- Paul Mestemaker II
Tools I recommend
If you're part of small team (< 50 people), I highly recommend the following products. I've used all of these and can personally vouch for them. There may be better options out there, but these are the ones that have made a difference for my fully remote teams of about 10-30 people. They may also be useful at a larger scale, but I am focusing this post on recent small team experience.
For task tracking, prioritization, and roadmaps, I highly recommend Linear.
- Sensible inbox-zero system so that notifications don't get lost. This has reduced my team's usage of Slack by about 50%.
- It's incredibly fast. They have an offline-first architecture that makes interactions with the web app feel instant and then seamlessly syncs in the background.
- Shortcut keys for just about everything. If a non-trivial amount of your day is spent in one of these apps (e.g. you're a product manager or an engineering manager), memorize just a few shortcuts, and you'll be able to navigate through the main views and manage issues instantly.
- Roadmaps are actually simple to use.
- The Linear team is incredibly responsive on their Slack.
For documents and knowledge management, I recommend Notion.
- Databases in Notion give you an easy way to organize (schematize, really) your data. I imagine AirTable and Coda are probably more powerful, but I have not used either of those products in earnest.
- Synced blocks allow you to have the same text appear in multiple places. We used this for elevator pitches that would show up across several documents.
- A small feature that I love, is the "Last edited" and "last visited" metrics in the upper right hand corner. It gives you a quick sense if someone else is actively viewing the page. And you can also see before a meeting if your recent updates to a document have been already read by people on your team or if you should use time in the meeting to go over the doc.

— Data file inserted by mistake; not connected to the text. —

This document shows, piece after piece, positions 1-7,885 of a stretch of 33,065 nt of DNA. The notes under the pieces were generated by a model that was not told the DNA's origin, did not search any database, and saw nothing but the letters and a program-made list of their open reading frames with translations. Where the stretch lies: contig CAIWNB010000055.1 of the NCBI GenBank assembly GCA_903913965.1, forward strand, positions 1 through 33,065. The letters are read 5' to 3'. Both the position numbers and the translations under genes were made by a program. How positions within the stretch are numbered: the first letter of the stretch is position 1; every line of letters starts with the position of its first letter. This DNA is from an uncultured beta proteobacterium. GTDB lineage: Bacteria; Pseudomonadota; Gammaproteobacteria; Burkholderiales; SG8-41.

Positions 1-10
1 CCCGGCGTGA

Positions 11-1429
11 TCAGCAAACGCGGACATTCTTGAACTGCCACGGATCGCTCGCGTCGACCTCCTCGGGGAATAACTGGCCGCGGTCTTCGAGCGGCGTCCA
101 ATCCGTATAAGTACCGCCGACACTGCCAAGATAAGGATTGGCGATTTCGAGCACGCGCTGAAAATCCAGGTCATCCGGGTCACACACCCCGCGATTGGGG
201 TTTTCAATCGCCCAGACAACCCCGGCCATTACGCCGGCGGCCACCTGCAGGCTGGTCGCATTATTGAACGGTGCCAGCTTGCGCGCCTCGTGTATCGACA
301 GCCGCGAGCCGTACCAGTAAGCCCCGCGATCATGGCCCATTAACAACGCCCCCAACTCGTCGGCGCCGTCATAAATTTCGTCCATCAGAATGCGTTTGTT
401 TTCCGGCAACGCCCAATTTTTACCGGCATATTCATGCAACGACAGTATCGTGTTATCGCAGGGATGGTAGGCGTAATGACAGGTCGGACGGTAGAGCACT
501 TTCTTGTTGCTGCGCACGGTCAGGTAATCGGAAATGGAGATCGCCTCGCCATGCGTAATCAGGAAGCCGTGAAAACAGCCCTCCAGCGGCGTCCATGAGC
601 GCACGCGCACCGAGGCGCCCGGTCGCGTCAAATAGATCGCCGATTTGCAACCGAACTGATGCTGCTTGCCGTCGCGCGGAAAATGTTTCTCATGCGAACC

- The cross-document linking is very natural and feels a lot better than Confluence or Google Docs.
Range is a bit harder to define because there isn't a traditional category for this product. For our team, we used Range to really lean into being a remote-first team and promoting an asynchronous culture. Each day everybody on the team would post a check-in consisting of:
- Their "main focus" for the day. This was the most important thing that they wanted to get done.
- Their "mood". This is a color (green, yellow, red) + emoji + optional description.
- An optional answer to an auto-generated question (What is something that really motivated you recently? What was your favorite vacation? What would you like to learn this year?).
Everybody else on the team would be able to see these check-ins and could react to them with an emoji or a comment.
- Range replaced another 30% of our use of Slack. Previously, we would one daily thread per team member on Slack to encourage each person to figure out what they wanted to get done that day. But it was easy to forget to post in the thread. There was no system that could aggregate the data or make it easy to see trends.
- The "mood" feature is a great way to get a sense of how people were feeling. When you're physically in an office, you get a lot of non-verbal cues. Is someone smiling? Do they look tired/stressed/unhappy? Is someone sick? But when you're remote, you don't get those cues.
- The get-to-know-your-team questions were surprisingly helpful. I take a lot of pictures and basically never share them. I have them auto-upload to Google Photos, then I get reminded about them a year later. But with Range would give me an excuse to look at those photos. It would ask me questions about vacations that I took or celebrities that I had met, and share a little story about something from my past. Even after years of working with my team, there were countless hidden talents and fun stories that everybody had that hadn't been shared yet.
- We started using tags in our daily check-ins like
#retrospectiveto make it easier to document a problem you're having now that you'd like to come back to at the end of the month and cover during the monthly retrospective.
More to come